Josh hits some trends that have been brewing for a few years now, (video, social, and Big Data in talent management and HR), but it is his last trend 'Watch for Wearable Computing and the Internet of Things', that interests me the most, and I wanted to touch upon briefly here.

    Josh describes the potential for recruiting applications that run on wearable devices like Google Glass, (something I wrote about on the blog some time back), and a different kind of wearable device from Hitachi that monitors employee movements, activities, and interactions in the hopes of helping the organization (and the individual), 'learn' about when and with whom they are most productive, inspired, and efficient. I even blogged about a similar technology all the way back in 2011.

    We all like to say that endless meetings suck the life out of us at work, but with a kind of 'work logging' device that could track the time and participants in a meeting, then perform some analysis about how much or little 'great' work got done soon after, then an organization might be able for the first time be able to 'know' the true cost of their propensity to endlessly gather around large, wooden tables.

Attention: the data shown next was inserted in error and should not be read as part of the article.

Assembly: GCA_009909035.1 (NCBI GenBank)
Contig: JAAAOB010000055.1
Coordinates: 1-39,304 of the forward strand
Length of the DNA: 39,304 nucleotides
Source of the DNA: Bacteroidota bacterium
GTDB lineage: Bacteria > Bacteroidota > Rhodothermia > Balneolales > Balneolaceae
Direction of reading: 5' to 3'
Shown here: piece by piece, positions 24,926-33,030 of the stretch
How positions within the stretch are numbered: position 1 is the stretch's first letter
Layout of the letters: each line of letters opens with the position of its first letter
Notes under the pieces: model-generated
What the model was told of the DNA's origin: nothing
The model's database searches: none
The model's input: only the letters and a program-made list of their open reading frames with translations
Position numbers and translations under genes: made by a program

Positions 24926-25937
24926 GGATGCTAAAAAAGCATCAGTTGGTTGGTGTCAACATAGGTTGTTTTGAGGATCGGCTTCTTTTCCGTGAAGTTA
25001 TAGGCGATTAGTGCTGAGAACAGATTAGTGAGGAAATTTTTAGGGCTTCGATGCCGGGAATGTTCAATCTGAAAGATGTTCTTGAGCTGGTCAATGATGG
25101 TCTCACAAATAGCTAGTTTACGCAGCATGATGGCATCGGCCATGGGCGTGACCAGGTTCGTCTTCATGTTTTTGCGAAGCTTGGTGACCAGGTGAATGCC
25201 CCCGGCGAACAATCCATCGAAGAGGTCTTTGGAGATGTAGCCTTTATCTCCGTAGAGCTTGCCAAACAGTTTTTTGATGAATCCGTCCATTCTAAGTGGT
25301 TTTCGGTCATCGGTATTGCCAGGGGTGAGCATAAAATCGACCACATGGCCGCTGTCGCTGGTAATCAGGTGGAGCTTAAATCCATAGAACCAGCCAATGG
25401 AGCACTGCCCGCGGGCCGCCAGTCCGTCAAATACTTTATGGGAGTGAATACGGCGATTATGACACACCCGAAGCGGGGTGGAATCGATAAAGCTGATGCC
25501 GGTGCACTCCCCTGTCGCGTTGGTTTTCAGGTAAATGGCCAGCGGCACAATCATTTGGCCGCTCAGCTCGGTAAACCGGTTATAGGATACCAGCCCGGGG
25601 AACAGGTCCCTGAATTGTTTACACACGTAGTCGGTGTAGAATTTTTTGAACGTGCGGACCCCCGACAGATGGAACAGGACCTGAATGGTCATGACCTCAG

And as I wrote about in 2012, a 'Glass' type device to help inform, monitor, and help an interviewer (or manager) adapt on the fly to interactions with candidates or employees seems to hold incredible potential for increased accuracy and productivity. Additionally, the ability of Glass (and presumably other technology), to record and immediately make available digital records of these interactions will provide a real-time capability and mechanism for in the moment feedback, coaching, and improvement.

    But there is a downside to this, certainly, for the worker anyway. The loss of perceived privacy namely. While we have all come to accept the fact that while on company time and using company equipment and networks that our digital activities can be and probably are being monitored, most of us would be less willing to sign up for offline (hallways, meetings, the cafeteria), monitoring as well.